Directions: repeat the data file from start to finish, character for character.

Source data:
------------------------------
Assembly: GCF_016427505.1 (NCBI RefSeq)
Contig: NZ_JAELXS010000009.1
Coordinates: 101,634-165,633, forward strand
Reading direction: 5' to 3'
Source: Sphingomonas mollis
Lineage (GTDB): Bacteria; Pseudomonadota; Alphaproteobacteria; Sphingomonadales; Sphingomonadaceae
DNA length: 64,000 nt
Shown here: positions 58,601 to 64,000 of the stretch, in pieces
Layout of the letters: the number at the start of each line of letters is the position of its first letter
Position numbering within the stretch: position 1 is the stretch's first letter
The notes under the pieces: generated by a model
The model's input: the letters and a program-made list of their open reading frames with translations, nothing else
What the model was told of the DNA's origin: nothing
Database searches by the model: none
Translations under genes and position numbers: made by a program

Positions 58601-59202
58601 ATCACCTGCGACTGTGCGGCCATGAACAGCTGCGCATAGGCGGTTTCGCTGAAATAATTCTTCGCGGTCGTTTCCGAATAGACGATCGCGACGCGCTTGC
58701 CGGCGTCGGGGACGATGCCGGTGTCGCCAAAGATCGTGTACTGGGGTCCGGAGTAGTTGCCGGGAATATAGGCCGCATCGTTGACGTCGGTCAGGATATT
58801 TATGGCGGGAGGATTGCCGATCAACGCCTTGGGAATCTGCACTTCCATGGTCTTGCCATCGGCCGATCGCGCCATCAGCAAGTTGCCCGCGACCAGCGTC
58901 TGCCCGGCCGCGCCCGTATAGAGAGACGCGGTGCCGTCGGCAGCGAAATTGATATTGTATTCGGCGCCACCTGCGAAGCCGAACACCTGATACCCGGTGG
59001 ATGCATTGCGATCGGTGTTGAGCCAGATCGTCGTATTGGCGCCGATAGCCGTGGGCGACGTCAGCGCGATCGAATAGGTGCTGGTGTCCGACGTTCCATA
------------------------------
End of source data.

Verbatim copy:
Assembly: GCF_016427505.1 (NCBI RefSeq)
Contig: NZ_JAELXS010000009.1
Coordinates: 101,634-165,633, forward strand
Reading direction: 5' to 3'
Source: Sphingomonas mollis
Lineage (GTDB): Bacteria; Pseudomonadota; Alphaproteobacteria; Sphingomonadales; Sphingomonadaceae
DNA length: 64,000 nt
Shown here: positions 58,601 to 64,000 of the stretch, in pieces
Layout of the letters: the number at the start of each line of letters is the position of its first letter
Position numbering within the stretch: position 1 is the stretch's first letter
The notes under the pieces: generated by a model
The model's input: the letters and a program-made list of their open reading frames with translations, nothing else
What the model was told of the DNA's origin: nothing
Database searches by the model: none
Translations under genes and position numbers: made by a program

Positions 58601-59202
58601 ATCACCTGCGACTGTGCGGCCATGAACAGCTGCGCATAGGCGGTTTCGCTGAAATAATTCTTCGCGGTCGTTTCCGAATAGACGATCGCGACGCGCTTGC
58701 CGGCGTCGGGGACGATGCCGGTGTCGCCAAAGATCGTGTACTGGGGTCCGGAGTAGTTGCCGGGAATATAGGCCGCATCGTTGACGTCGGTCAGGATATT
58801 TATGGCGGGAGGATTGCCGATCAACGCCTTGGGAATCTGCACTTCCATGGTCTTGCCATCGGCCGATCGCGCCATCAGCAAGTTGCCCGCGACCAGCGTC
58901 TGCCCGGCCGCGCCCGTATAGAGAGACGCGGTGCCGTCGGCAGCGAAATTGATATTGTATTCGGCGCCACCTGCGAAGCCGAACACCTGATACCCGGTGG
59001 ATGCATTGCGATCGGTGTTGAGCCAGATCGTCGTATTGGCGCCGATAGCCGTGGGCGACGTCAGCGCGATCGAATAGGTGCTGGTGTCCGACGTTCCATA